Otters are semiaquatic members of the Mustelidae family, which also includes weasels, badgers, ferrets, and mink. The IUCN Mustelid and Viverrid Action Plan include the conservation of the entire family Mustelidae with the exception of the otter.
Of the 13 otter species in the Lutrinae subfamily, the most recent edition of the IUCN Red List of Threatened Animals lists eight otters as ‘Vulnerable’ or without data. The five “endangered” species include the sea otter (Lutrafelina), the neotropical otter (L. longicaudis), the giant otter (Pteronura brasiliensis) in South America, and the river otter (Lutra lutra) in Europe and northern Asia. In Asia, the Asian small-clawed otter (Aonyxcinerea), smooth-nosed otter (Lutra perspicillata), and haired otter (L. sumatrana) are listed as “insufficiently known”.
In fact, most otters are poorly known and most are quickly disappearing along with the clean wetlands they inhabit around the world. This is the key to the importance of this action plan. It’s not just a survival plan for the otters; It is a plan for the survival of the remaining clean wetlands and the waterways that inhabit them.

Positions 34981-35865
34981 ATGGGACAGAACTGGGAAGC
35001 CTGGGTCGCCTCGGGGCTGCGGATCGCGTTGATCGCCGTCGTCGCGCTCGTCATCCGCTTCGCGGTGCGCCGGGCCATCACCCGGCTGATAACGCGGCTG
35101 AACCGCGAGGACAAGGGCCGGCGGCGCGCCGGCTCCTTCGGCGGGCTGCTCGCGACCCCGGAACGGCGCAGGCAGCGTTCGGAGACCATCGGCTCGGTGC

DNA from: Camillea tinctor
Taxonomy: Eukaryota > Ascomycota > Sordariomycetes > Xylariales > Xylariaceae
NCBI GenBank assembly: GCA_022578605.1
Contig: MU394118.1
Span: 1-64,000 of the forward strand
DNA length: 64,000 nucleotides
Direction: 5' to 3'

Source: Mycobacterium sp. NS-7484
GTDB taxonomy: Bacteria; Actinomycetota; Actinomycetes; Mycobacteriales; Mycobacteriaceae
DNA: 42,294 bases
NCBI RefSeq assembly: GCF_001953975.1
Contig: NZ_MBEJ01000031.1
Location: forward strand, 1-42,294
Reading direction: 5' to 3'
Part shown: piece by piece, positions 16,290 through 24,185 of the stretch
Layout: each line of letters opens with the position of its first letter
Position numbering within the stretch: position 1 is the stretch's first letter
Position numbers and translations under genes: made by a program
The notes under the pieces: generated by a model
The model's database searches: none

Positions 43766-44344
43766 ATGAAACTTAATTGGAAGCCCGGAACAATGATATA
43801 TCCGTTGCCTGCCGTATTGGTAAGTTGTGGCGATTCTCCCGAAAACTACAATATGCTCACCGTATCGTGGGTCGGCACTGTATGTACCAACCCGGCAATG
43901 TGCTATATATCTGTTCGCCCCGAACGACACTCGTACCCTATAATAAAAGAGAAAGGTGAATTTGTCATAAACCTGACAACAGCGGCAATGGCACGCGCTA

The Sea Otter is a marine mammal with 3 subspecies: Southern Sea Otter, Northern Sea Otter, and Russian Sea Otter. The Southern Sea Otter can be found in California. The northern sea otter is found in Washington, Canada, and Alaska. The Russian Sea Otter is found off the eastern coast of Russia and several have been reported in Japan.
Otters are increasingly being used as a symbol of the survival of these habitats for the reasons detailed below. Historically, sea otters have ranged in number from several hundred thousand to more than a million. But because of the fur trade, the global numbers dropped to a total of 1,000, 2000 in the early 20th century. As of 2010, the three-year average is about 2,700 southern sea otters off the California coast. Between 64,600 and 77,300 north sea otters live in Alaska, Canada, and Washington. There are about 15,000 in Russia and fewer than a dozen in Japan. The sea otter was nearly wiped out in the 19th century. Today the species is protected by the Endangered Species Act and the Marine Mammal Protection Act.
Although there are several conservation projects to increase the population of the sea otter, the species is still “Endangered” by the IUCN Red List. Oil spills have been identified as one of the reasons that keep sea otters from thriving. Research shows that the Alaska Marine Lont, originally from the Aleutian Islands, has also disappeared due to the increase in the predation of whales killed. The problem as nearly 6,000 otters were confiscated in Asia between 1980 and 2015.
The Defenders of Wildlife resource, based on harvest reports, estimates the total population size of the North American river otter at more than 100,000 individuals. This species is currently listed as Least Concern (LC) on the IUCN Red List and numbers remain stable.